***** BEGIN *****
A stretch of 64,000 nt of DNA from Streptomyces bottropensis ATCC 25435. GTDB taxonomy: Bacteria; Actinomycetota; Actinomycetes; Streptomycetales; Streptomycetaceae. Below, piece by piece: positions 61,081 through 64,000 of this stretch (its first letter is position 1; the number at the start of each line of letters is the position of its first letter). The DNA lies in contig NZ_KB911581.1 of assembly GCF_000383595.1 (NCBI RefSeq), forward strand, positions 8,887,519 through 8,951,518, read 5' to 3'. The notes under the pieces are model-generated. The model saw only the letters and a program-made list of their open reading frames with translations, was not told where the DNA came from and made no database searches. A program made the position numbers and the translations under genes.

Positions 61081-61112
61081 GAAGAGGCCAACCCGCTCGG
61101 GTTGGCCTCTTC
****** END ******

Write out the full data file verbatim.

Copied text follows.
A stretch of 64,000 nt of DNA from Streptomyces bottropensis ATCC 25435. GTDB taxonomy: Bacteria; Actinomycetota; Actinomycetes; Streptomycetales; Streptomycetaceae. Below, piece by piece: positions 61,081 through 64,000 of this stretch (its first letter is position 1; the number at the start of each line of letters is the position of its first letter). The DNA lies in contig NZ_KB911581.1 of assembly GCF_000383595.1 (NCBI RefSeq), forward strand, positions 8,887,519 through 8,951,518, read 5' to 3'. The notes under the pieces are model-generated. The model saw only the letters and a program-made list of their open reading frames with translations, was not told where the DNA came from and made no database searches. A program made the position numbers and the translations under genes.

Positions 61081-61112
61081 GAAGAGGCCAACCCGCTCGG
61101 GTTGGCCTCTTC